25. The microfibrous direction methanol fuel cell element of claim 24, wherein the ion exchange polymeric membrane wall of the membrane separator comprises ion-exchange polymeric material selected from the group consisting of perflurocarbon-sulfonic-acid-based polymers, polysulfone-based polymers, perfluorocarboxylic-acid-based polymers, styrene-vinyl-benzene-sulfonic-acid-based polymers, and styrene-butadiene-based polymers.
26. The microfibrous direction methanol fuel cell element of claim 24, wherein the ion exchange polymeric membrane wall of the membrane separator comprises a perfluorosulfonate ionomer.
27. The microfibrous direct methanol fuel cell element of claim 24, wherein the continuous fibers are characterized by a swell potential less than that of the ion exchange polymeric membrane wall of the membrane separator.
28. The microfibrous direct methanol fuel cell element of claim 24, wherein the continuous fibers are selected from the group consisting of glass fibers, carbon fibers, polymer fibers, metal fibers, and composites and combinations thereof.
29. The microfibrous direct methanol fuel cell element of claim 24, wherein the continuous fibers comprise glass fibers.
30. The microfibrous direct methanol fuel cell element of claim 24, wherein the continuous fibers are characterized by an average cross-sectional diameter of from about 0.1 μm to about 500 μm.
31. The microfibrous direct methanol fuel cell element of claim 24, being arranged in an air-breathing configuration, which allows ambient air to diffuse through the outer electrocatalyst layer and provides oxygen to the shell side of the microfibrous hollow membrane separator.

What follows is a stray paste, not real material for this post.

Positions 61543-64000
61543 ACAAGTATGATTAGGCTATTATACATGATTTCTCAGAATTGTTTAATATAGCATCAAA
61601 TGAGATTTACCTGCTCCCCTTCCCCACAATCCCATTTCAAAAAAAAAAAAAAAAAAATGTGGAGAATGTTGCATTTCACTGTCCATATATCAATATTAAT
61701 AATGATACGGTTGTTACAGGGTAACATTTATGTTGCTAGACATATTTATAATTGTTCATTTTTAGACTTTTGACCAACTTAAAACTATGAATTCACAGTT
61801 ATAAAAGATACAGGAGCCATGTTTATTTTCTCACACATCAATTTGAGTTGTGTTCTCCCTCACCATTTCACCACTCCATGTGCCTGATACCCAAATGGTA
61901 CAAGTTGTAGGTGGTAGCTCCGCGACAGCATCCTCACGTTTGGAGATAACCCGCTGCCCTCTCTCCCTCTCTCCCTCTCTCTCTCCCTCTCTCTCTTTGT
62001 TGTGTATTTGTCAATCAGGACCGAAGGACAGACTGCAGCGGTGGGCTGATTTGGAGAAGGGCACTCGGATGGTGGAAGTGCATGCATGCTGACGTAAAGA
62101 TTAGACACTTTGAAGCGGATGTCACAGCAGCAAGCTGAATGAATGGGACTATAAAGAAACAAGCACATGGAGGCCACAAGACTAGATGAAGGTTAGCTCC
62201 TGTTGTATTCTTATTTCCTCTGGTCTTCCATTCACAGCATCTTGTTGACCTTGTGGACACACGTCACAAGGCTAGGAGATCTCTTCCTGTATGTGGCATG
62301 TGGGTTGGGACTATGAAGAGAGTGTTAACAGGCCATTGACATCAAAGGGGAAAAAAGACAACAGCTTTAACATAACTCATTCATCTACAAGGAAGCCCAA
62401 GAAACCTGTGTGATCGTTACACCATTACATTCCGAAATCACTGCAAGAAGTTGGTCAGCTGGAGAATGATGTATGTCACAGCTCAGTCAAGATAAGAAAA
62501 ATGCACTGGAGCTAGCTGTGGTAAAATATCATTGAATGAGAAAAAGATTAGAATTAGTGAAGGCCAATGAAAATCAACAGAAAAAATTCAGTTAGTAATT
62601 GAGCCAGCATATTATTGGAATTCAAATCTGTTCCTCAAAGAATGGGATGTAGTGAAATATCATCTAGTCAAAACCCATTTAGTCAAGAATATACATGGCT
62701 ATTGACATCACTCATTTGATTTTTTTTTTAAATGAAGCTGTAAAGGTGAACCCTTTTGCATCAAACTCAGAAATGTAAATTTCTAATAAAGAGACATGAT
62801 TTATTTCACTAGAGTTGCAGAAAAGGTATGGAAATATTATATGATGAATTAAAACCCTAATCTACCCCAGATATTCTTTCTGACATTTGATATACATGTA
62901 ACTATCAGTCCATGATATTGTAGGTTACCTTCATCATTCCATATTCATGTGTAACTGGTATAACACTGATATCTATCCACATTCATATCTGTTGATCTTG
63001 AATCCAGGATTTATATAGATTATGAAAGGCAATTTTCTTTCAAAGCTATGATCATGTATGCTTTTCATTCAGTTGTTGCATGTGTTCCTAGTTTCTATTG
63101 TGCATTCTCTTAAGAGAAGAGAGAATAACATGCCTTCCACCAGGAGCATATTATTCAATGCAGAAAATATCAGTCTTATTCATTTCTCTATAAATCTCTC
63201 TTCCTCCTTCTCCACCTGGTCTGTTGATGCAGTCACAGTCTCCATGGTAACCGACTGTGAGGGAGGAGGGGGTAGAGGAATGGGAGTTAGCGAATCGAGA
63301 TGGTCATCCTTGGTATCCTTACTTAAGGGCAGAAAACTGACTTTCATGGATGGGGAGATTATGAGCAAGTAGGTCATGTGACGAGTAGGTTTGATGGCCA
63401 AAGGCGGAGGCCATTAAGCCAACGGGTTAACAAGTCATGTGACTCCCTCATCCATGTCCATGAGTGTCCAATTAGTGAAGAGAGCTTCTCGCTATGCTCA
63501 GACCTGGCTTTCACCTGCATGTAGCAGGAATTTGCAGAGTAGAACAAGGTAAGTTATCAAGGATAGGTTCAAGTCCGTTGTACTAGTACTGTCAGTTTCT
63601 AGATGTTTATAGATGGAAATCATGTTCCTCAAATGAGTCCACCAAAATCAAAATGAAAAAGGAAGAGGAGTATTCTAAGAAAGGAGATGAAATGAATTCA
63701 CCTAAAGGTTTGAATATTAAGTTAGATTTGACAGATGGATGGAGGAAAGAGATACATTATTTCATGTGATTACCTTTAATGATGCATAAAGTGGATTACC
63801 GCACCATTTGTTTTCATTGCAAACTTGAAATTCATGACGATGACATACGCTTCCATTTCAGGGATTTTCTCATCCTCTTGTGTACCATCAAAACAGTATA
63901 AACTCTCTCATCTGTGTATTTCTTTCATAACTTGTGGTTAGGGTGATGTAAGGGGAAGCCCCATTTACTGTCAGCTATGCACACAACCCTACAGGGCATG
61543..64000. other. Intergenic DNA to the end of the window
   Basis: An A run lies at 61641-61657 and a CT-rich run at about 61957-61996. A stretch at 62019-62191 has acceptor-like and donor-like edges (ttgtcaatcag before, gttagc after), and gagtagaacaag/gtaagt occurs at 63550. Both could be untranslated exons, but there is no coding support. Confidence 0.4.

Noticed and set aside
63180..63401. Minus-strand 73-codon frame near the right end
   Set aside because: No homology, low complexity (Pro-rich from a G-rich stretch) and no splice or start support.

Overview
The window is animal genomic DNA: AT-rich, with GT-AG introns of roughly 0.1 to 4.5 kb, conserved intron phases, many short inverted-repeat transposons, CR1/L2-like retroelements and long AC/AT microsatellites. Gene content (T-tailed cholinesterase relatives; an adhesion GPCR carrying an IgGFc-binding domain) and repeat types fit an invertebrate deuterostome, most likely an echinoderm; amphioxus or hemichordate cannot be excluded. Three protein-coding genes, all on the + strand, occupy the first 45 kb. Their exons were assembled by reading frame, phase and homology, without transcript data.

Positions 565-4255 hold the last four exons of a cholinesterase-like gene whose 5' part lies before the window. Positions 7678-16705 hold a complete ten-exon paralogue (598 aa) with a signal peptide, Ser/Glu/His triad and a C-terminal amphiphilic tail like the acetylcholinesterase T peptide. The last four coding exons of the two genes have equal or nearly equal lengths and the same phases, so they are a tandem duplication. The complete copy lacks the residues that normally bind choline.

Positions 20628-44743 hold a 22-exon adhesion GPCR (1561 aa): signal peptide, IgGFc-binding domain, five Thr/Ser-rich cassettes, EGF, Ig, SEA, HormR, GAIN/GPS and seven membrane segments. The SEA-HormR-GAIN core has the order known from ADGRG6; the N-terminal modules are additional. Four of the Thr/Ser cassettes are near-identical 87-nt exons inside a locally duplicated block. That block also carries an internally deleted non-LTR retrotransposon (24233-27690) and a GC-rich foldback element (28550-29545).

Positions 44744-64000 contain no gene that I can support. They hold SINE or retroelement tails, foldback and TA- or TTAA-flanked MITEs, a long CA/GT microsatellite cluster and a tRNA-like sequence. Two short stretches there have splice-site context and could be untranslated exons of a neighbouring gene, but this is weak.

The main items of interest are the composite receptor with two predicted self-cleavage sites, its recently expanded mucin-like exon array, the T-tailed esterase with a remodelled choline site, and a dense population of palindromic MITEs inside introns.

32. A method for forming a microfibrous direct methanol fuel cell element, said method comprising the steps of:
(i) providing one or more continuous fibers; and
(ii) using said one or more continuous fibers to form a microfibrous direct methanol fuel cell element that has a longitudinal axis and comprises (a) a microfibrous hollow membrane separator defining a bore side and a shell side; (b) an inner current collector at the bore side thereof; (c) an inner electrocatalyst layer in contact with said inner current collector and an inner surface of the membrane separator; (c) an outer current collector at the shell side of the membrane separator; and (e) an outer electrocatalyst layer in contact with said outer current collector and an outer surface of the membrane separator, wherein said microfibrous hollow membrane separator comprises an ion exchange polymeric membrane wall with one or more continuous fibers embedded therein, wherein said one or more continuous fibers extend along directions that are substantially parallel to the longitudinal axis of the fuel cell element, and wherein an inner fluid passage is provided between the inner electrocatalyst layer and the inner current collector for flow of either a methanol-containing or an oxygen-containing fluid.